Video is growing in importance. Our good friend Mark Zuckerberg at Facebook, he said that video will look like as big of a shift in the way that we all share and communicate as mobile has been. You think about the shift from landline phones and old computers to how mobile has transformed everything. He believes video will have that same kind of effect. In other instances, he has said he predicts the overwhelming majority of all content on Facebook will be video in the next few years. Nonprofits need to appreciate that and begin to think about how they will ramp up their communications in that way.
Hugh: Your degree is in communications. How did that prepare you? My degree, I’m doing leadership and organizational development. My degree is in choral conducting, but I know how to build harmonious groups that work together. Video isn’t just turning on a camera and shooting some footage. The overarching theme is communications.
Doug: How I’d say my degree prepared me for the work I’m doing now is it gave me the absolute perfect foundation upon which to build a strategy around video or to build a compelling single video that meets whatever organizational need you may have. You need that foundation if you will be the person who is part of the process defining what the message will be, what the videos will be, how the videos will work together to meet your organizational goals. Having a communications background is vital, moreso than having the skills to make the video itself. That is another skillset. I have learned that skillset to the point where I am jack of all trades and master of none in terms of the elements of video. That is why I hire incredible filmmakers who are experts at filming, editing, or motion graphics.
The fundamentals of putting together a video strategy are the fundamentals of putting together a marketing strategy. Core to any marketing strategy is appreciating you are making stuff for other people than yourself. That is something people have a very hard time getting their heads around. You just assume you have the best taste in the world, and if you like it, everybody else should, too. If not, they can take a hike. Which is not the right way to approach it.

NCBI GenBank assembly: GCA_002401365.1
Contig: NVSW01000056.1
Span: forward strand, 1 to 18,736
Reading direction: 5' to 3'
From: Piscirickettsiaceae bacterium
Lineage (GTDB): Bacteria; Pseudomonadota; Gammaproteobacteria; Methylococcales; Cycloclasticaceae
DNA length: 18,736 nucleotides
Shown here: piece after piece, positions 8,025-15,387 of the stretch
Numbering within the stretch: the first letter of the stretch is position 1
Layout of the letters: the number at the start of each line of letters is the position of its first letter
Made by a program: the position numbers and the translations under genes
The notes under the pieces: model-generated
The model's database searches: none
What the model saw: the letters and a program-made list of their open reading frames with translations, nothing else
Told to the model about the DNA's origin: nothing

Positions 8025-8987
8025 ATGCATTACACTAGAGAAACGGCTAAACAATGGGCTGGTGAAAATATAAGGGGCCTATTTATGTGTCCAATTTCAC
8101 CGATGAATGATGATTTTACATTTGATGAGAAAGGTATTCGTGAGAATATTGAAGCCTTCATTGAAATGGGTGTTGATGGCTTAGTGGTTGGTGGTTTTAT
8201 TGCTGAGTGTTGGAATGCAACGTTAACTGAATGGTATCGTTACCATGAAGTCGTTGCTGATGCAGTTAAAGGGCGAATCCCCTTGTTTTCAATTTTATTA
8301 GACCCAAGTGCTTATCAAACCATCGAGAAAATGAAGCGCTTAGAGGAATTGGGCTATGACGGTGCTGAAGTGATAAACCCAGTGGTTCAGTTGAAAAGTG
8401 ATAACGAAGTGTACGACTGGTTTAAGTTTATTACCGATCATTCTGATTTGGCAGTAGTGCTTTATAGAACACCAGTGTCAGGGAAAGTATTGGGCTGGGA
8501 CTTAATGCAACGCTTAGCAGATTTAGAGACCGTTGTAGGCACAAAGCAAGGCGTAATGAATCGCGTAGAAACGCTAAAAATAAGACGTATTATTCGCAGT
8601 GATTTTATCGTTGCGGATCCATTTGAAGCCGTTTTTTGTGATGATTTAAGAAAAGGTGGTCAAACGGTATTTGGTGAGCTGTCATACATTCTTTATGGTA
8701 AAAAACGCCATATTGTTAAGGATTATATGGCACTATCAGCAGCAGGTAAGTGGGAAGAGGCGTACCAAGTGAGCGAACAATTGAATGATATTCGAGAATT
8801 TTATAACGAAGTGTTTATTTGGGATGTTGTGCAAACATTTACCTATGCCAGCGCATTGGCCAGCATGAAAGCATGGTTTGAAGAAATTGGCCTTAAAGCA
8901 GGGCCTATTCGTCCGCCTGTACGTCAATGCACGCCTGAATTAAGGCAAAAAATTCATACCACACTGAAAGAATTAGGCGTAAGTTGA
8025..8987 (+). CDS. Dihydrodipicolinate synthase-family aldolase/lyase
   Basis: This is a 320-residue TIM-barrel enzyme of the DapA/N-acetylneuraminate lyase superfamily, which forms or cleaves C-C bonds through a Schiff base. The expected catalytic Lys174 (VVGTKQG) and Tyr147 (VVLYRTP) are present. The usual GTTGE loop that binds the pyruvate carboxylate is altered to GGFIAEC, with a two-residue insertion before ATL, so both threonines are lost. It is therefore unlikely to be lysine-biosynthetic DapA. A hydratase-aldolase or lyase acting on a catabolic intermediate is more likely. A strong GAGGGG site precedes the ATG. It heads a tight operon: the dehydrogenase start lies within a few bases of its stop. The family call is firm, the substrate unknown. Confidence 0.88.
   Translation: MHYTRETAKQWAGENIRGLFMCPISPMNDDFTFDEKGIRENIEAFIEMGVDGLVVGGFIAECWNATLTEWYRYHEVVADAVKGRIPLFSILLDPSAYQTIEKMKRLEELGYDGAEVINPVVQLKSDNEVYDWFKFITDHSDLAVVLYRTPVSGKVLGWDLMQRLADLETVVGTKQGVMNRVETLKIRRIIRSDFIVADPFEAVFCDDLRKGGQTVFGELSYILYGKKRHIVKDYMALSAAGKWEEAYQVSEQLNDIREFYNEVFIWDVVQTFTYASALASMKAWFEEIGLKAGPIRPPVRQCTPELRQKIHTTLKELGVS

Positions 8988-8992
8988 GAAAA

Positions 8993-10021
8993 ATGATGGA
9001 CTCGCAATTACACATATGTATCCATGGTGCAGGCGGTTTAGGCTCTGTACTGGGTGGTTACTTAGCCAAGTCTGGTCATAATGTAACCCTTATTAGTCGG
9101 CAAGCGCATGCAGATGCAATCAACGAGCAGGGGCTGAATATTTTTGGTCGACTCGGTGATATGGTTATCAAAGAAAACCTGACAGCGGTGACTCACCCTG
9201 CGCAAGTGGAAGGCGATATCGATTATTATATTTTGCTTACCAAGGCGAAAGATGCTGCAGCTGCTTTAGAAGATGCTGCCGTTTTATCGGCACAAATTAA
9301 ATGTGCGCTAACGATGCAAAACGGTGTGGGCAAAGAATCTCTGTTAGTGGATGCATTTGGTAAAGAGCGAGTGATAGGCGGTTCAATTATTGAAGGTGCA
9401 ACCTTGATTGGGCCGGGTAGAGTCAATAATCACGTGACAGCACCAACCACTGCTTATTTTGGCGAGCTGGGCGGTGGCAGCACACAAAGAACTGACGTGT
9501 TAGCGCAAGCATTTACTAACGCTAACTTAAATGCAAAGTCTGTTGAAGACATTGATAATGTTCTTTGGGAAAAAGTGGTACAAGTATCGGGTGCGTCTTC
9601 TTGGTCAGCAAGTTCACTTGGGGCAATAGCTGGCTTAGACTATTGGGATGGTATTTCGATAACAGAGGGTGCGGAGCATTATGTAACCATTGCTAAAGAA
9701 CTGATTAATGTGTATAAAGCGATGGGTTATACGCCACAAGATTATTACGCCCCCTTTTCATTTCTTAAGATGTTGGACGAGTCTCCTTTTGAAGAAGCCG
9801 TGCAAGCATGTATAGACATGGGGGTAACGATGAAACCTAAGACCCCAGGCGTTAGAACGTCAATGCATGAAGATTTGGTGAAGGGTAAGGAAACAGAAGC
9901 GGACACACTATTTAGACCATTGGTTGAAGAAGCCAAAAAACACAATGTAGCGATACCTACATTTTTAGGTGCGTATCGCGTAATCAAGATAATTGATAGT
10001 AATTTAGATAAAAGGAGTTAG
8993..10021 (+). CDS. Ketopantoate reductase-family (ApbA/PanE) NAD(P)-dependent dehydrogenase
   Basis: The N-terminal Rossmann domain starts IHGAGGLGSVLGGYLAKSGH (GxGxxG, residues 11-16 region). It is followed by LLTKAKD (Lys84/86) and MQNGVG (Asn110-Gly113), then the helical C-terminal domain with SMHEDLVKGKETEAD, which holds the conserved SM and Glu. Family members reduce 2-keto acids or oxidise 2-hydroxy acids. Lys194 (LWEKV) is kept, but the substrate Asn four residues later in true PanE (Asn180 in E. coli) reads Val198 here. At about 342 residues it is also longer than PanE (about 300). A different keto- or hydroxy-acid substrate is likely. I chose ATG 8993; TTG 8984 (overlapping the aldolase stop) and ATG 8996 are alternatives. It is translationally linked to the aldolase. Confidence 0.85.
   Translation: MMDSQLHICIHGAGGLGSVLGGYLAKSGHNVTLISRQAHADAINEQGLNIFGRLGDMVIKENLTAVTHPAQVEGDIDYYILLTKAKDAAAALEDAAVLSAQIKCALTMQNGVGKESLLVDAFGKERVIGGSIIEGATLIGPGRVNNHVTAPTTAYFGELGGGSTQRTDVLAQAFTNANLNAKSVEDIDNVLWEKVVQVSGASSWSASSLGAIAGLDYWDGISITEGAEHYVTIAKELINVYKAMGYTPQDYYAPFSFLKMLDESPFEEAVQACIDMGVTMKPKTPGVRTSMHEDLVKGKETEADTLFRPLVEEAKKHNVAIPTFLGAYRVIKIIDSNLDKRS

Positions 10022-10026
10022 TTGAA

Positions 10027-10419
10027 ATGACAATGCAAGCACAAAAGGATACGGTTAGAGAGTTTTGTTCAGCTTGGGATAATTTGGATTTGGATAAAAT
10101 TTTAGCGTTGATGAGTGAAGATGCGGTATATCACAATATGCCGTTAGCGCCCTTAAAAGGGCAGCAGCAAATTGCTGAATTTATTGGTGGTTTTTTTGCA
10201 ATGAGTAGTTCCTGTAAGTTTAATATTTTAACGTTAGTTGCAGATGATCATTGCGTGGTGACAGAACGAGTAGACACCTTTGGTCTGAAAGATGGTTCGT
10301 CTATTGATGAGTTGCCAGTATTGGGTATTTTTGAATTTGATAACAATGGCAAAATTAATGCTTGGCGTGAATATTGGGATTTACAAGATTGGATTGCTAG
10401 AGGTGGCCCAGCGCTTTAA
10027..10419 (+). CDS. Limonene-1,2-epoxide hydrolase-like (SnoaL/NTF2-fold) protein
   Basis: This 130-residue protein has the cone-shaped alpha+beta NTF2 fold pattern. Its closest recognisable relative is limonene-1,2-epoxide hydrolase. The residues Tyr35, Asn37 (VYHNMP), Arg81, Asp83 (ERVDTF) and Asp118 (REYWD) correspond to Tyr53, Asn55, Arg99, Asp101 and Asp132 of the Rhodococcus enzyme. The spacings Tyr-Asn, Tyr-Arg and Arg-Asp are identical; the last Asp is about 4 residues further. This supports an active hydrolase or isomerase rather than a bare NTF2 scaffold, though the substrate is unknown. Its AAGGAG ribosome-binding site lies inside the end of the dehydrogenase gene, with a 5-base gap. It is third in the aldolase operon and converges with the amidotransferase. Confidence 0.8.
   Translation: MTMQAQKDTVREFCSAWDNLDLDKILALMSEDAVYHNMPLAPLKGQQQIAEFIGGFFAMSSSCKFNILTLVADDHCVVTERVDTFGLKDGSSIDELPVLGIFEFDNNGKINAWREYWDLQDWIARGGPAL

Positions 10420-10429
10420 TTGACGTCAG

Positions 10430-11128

Any communications theory starts with audience. That is how we approach it with our video as well. We have a video audience process that we run with our clients to help them think through how to best invest in their video communications. We get it. Video costs money. It is one of the highest stakes communications mediums out there because it costs real money or real time to make video content. With that investment of resources and time that go into making the video, it has the potential to be incredibly powerful. Video, when it’s done right, becomes scalable, on-brand, easily shareable content. There are some great statistics online about how video out-performs almost every other kind of communications medium because it is so engaging. When you create video in the right way, it can have an impact.
When you talk nonprofits communications, you are often talking about development. We work a ton with chief development officers and fundraising. Many of them, rightly so, understand that if you remove the fundamentals of direct mail, conversations, handwritten letters, that hand-holding and personal connection with people, you will have a horrible time raising money. That is still the ballgame, to have those personal interactions, to have something that sets you apart, especially for major givers. You need to have that game there. But video can go a long way for augmenting that game. Providing a platform for other than your major givers, those smaller givers that you don’t necessarily need to connect with on a person-by-person basis. They won’t be the biggest givers to your organization. Video can be a great way toward allowing them to engage with your organization in the way you want them to understand and connect with who you are and take action on what you need them to do.